Historically, anti-Semitism in Sweden was mainly professed by right-wing extremists. The recent years, however, marked a paradigm shift, revealing a surging hatred of Jews among the nation's growing Muslim diaspora. Last week alone, two newly arrived immigrants of Syrian and Palestinian origin were arrested for a bomb attack against a synagogue in Sweden's second largest city of Gothenburg.
Christian Democrats Ebba Busch Thor and Andreas Carlson stressed that hatred of Jews occurs to a much greater extent among people with roots in the Middle East and Northern Africa. "For those seeking shelter in Sweden it is completely unacceptable to continue to live out the conflicts they had in their homelands," they wrote in an opinion piece in the Svenska Dagbladet daily, urging for protection of Sweden's Jews.
For instance, only 18 percent of upper secondary school students were found to have a consistently negative attitude toward Jews. Among the students who identify as Muslims, however, the figure was 55 percent, the Aftonbladet daily reported.
A 2016 study attributed only 5 percent of anti-Semitic incidents in the Nordic country to right-wingers, as opposed to 51 percent attributed to Muslim extremists.
"Anti-Semitic outbreaks usually occur in connection with unrest in Israel and Palestine. This summer, an imam in Helsinborg said that Jews were 'offspring of monkeys and pigs,' a recurrent motif in Islamic anti-Semitic propaganda," Henrik Bachner reminded.
While Swedish politicians have no qualms about condemning anti-Semitism on the far-right political spectrum, there is a marked hesitation to speak out against hate crimes committed by other minority groups.
This is the 3rd serious antisemitic event in Sweden in as many days — I wonder if the government and police will finally refer to them as hate crimes and not “attempted arson” https://t.co/ttST6MTqj9— Annika H Rothstein (@truthandfiction) December 11, 2017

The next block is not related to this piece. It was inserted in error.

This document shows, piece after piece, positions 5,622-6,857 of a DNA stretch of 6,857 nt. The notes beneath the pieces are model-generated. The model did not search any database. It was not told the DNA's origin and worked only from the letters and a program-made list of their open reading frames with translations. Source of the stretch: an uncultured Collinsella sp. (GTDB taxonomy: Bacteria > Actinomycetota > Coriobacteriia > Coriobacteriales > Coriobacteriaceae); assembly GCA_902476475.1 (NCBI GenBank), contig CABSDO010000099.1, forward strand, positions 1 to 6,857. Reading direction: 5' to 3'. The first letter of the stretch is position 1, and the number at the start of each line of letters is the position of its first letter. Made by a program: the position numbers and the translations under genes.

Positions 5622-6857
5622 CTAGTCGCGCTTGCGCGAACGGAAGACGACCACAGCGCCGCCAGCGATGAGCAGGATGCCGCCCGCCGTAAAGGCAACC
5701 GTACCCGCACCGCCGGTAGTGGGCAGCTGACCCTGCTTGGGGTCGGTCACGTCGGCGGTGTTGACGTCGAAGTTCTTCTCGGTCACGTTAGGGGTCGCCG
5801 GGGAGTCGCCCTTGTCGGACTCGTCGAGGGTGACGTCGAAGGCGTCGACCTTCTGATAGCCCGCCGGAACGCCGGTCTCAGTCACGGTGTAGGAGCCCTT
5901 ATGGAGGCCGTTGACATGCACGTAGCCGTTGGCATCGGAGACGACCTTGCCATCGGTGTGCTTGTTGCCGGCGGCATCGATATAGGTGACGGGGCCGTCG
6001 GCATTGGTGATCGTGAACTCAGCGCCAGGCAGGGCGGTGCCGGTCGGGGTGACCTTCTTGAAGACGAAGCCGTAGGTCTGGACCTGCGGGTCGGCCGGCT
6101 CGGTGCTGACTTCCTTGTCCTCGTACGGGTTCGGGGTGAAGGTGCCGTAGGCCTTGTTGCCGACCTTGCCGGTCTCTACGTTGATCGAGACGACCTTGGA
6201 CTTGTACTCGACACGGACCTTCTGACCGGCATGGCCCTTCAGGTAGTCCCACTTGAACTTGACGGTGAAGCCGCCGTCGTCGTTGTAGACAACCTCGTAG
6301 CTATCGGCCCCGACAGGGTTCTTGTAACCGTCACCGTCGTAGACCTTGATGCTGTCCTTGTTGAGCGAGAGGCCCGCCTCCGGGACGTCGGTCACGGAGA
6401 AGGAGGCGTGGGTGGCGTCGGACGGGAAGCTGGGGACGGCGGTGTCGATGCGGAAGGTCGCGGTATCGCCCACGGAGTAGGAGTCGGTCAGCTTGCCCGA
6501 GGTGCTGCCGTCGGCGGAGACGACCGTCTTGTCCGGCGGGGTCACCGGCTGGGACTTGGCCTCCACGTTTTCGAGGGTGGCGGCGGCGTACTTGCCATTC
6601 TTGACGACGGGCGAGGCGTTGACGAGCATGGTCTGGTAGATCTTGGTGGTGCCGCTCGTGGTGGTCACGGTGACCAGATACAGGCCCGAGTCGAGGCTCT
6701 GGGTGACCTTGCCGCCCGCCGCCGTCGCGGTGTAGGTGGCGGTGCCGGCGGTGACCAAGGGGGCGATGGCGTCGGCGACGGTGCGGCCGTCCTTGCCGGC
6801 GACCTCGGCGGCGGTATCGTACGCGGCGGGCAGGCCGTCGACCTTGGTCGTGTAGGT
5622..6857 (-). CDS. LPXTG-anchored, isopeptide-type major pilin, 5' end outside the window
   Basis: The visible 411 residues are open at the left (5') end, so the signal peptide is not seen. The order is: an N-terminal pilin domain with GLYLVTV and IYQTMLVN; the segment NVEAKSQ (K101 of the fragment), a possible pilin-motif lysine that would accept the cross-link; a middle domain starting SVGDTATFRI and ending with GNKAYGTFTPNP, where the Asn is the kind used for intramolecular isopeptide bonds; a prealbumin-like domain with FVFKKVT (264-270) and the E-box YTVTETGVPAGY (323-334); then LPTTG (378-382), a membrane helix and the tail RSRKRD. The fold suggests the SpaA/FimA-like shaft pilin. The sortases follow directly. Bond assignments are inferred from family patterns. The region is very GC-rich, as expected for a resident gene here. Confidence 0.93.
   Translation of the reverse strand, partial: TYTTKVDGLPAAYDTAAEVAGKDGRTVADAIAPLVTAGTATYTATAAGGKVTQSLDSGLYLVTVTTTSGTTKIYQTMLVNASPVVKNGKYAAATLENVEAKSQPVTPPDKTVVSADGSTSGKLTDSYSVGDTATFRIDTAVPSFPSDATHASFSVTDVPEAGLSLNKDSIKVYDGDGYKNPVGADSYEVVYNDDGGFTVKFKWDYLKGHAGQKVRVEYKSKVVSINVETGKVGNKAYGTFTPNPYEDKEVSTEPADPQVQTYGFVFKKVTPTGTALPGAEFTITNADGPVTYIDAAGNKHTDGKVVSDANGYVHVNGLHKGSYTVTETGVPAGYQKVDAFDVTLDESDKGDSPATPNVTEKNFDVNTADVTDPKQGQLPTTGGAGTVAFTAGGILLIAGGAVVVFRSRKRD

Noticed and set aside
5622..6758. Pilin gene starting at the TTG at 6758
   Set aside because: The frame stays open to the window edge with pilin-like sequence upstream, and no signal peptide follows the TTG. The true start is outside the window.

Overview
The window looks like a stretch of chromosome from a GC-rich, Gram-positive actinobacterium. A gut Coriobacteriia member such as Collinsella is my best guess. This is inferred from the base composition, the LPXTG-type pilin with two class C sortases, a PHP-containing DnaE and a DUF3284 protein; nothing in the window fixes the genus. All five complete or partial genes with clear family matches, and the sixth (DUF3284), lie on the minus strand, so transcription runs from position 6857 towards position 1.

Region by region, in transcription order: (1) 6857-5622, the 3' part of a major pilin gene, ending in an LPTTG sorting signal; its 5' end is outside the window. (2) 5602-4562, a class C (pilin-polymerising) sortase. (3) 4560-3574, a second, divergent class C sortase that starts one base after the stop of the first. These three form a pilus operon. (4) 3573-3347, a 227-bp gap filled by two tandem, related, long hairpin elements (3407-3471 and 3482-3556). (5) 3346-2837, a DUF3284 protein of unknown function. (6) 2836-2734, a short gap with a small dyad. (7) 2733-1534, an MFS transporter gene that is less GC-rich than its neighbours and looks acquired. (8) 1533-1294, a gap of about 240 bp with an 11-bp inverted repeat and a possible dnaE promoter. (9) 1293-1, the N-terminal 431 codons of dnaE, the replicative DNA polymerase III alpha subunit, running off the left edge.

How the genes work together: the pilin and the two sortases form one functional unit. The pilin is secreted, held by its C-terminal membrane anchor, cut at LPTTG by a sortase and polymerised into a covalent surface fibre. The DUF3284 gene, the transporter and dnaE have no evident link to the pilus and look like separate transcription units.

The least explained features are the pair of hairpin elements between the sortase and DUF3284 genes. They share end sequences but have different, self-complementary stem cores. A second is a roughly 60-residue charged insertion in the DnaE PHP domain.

In a recent interview with the Jewish Chronicle the Swedish prime minister, who recently condemned all forms of anti-Semitism, concluded that Muslims themselves were a vulnerable group. At the same time, he expressed concern about the rising hatred of Jews from the "new arrivals" from the Middle East, arguing it went against the moral fiber of Sweden.
"Many have long been unable to realize that anti-Semitism can exist in groups that are themselves vulnerable and need help. But we must be able to call a spade a spade," the Swedish Liberal Party tweeted — reluctant, however, to elaborate on the matter, which is rather delicate for the country that prides itself on welcoming minorities and immigrants.
"Många har länge inte haft förmågan att inse att antisemitism kan finnas i grupper som själva är utsatta och behov av hjälp. Men vi måste kunna kalla en spade en spade." @FredrikMalm— Liberalerna (@liberalerna) December 18, 2017
"The Jews in Sweden are currently the canary bird in the mine, they are a litmus test as to whether Sweden can act as a multicultural country. For the greatest threat to the Swedish Jews is not the hateful Nazis (ever present as they are) but those belonging to other minority groups in the country who have immigrated with their hatred against Jews," columnist Adam Cwejman wrote in the Göteborgs-Posten daily, venturing that the Jewish diaspora might disappear altogether, unlike racism and hate.
.@MargotWallstrom Why did same rally calling for murder of Jews also cry out "Long live Margot Wallström!"? They said you "have their back." Is this who you fight for?@CarlBildt: Why did you just write op-ed dismissing antisemitism in Sweden & omit murder chants in your capital? pic.twitter.com/0ikwrXJAzz— Hillel Neuer (@HillelNeuer) December 17, 2017
Sweden's Jewish population is estimated at 20,000. The extent of the Muslim diaspora is debated, as no religious profiling is permitted. However it was estimated at about 500,000 in 2009 and has grown considerably in recent years due to an influx of people from the Middle East.
On Tuesday, an 18-year-old man held for allegedly throwing firebombs at a synagogue in the Swedish city of Gothenburg was released, despite remaining a suspect. According to the prosecution, there was not sufficient evidence to keep the man jailed.